Crucial v4 (256GB) Reviewby Kristian Vättö on November 22, 2012 1:01 PM EST
The biggest reason why SSDs have not become truly mainstream (yet) is price. While prices have come down significantly over the last year, you are are still paying roughly $0.75 per GB, whereas hard drives can usually bought for less than $0.10 per GB. For an enthusiast, it shouldn’t be a problem to pay up to ten times more per GB if it yields significantly better performance, but the consumer market is much harder to convince. Most aren’t ready spend hundreds of dollars on a single component, especially if there is a cheaper alternative that is sufficient. In this case, hard drives also offer more capacity, which can make it very hard for consumers to understand the benefits of an SSD.
Besides price, there is another problem. Most SSDs sold today are SATA 6Gbps but the vast majority of computers are only compatible with older and slower SATA 1.5Gbps and 3Gbps standards. That means consumers who don’t have a SATA 6Gbps compatible computer will not be able to take advantage of the extra IO bandwidth that the SATA 6Gbps SSDs offer, and it may feel pointless to pay for something you can’t use. Of course, there are previous generation SSDs that are SATA 3Gbps but they aren’t necessarily cheaper due to the use of more expensive NAND (2Xnm vs 3Xnm).
However, almost any SSD is faster than a traditional hard drive, be that 2.5” 5400RPM, 3.5” 7200RPM or even a 10,000RPM VelcoiRaptor. Crucial sees that there is a market for low-end SSDs, which are not as fast as today’s fastest drives but offer a more affordable $/GB ratio. The v4 SSD is specifically targeted at consumers with SATA 3Gbps and due to the usage of a cheaper controller, Crucial was able to price the drive below its 6Gbps counterparts...but is it priced low enough to really sell?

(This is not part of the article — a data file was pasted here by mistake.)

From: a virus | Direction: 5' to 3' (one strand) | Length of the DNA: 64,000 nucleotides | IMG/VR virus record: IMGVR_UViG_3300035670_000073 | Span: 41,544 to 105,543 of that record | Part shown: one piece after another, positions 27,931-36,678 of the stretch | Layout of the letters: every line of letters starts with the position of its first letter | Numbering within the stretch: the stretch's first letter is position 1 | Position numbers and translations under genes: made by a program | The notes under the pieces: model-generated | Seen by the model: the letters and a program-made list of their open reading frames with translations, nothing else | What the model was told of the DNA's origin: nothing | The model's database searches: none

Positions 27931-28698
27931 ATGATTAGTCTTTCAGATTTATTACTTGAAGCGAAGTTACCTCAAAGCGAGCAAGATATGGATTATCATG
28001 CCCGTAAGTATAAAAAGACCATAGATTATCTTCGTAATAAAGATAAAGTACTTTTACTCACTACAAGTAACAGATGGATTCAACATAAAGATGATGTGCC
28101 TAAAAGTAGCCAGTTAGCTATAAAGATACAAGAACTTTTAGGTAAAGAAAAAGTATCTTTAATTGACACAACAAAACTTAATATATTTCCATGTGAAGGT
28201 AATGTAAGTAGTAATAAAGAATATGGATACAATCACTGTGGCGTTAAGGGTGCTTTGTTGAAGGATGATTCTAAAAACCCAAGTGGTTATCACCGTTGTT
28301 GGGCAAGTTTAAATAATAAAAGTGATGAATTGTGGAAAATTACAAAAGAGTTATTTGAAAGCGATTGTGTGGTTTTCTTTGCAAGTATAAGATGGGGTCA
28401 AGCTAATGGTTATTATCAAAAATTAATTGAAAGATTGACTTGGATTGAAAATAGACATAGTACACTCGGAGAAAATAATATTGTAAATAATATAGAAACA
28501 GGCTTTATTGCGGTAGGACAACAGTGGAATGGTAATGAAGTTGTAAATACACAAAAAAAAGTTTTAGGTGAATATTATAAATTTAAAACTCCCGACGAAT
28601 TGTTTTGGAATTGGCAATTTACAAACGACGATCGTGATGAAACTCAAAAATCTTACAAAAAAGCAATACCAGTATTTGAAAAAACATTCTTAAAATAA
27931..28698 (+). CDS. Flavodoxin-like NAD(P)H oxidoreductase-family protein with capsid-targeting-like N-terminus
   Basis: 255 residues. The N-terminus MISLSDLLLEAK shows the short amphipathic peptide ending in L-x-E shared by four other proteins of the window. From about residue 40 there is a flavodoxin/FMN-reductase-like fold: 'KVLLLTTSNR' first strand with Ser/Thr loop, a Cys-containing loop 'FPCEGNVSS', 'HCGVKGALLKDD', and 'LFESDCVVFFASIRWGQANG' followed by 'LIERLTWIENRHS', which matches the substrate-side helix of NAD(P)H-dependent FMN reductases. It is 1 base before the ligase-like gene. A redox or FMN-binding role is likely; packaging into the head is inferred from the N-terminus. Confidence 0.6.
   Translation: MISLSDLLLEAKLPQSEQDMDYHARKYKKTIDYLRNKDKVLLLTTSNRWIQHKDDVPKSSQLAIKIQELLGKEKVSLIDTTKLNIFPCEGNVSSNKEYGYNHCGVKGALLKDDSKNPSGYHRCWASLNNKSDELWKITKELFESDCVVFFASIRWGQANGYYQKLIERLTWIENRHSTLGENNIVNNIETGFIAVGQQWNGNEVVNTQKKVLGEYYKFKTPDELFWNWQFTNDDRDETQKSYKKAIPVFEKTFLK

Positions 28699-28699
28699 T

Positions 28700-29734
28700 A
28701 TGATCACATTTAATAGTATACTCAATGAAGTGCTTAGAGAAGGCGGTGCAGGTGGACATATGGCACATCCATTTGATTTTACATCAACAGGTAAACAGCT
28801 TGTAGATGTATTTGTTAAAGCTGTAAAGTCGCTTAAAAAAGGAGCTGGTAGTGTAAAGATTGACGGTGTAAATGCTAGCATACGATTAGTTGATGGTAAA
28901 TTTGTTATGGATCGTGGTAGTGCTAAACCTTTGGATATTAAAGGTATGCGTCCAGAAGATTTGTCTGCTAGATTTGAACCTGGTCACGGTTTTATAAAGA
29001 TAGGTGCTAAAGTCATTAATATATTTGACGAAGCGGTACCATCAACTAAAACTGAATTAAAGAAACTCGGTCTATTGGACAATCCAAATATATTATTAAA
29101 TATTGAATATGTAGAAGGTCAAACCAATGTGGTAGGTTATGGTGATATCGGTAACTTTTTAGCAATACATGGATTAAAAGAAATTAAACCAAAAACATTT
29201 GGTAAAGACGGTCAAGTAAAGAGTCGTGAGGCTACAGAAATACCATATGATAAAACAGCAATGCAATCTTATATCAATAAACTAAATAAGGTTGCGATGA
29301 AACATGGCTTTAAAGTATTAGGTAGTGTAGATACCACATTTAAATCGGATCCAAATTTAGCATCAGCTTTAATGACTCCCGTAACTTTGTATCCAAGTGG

|Crucial v4 Specifications|
|NAND||Micron 25nm synchronous MLC NAND|
|4K Random Read||10K IOPS||10K IOPS||10K IOPS||10K IOPS|
|4K Random Write||1.2K IOPS||2.4K IOPS||4K IOPS||4K IOPS|
Performance wise the v4 is significantly behind SATA 6Gbps SSDs. Sequential speeds are actually fairly normal for SATA 3Gbps SSDs but random speeds are awful to get straight to the point. Even the Intel SSD 320 has three to four times higher random read/write speeds and it's a year and a half old drive, so the random performance is really not good by today's standards. We'll soon see how the random speeds impact real world performance, but the specs aren't overwhelming.
|NewEgg Price Comparison (11/22/2012)|
|Intel SSD 330||N/A||$70||$104||$140|
|OCZ Vertex 4||N/A||$80||$75||$160|
|OCZ Agility 4||N/A||$75||$95||$165|
|Mushkin Enhanced Chronos||N/A||$65||$100||$165|
As for the pricing, the v4 is cheaper compared to it's big brother m4 but there are other, faster SSDs that offer similar pricing. For example the Mushkin Enhanced Chronos is only $5-15 more expensive depending on the capacity and there are others such as Kingston SSDNow V+200 and OCZ Agility 3 that are priced equivalently. Samsung's 830 drives are also regularly on sale, and we've seen the 128GB drive go for as little as $85 with the 256GB now routinely on sale for $170 or so (or $190 for the kit). Even if you're stuck with a 3Gbps SATA connection, it's a safe bet that $5 to $10 more will get you much better performance. How much better? We'll get to that on page three....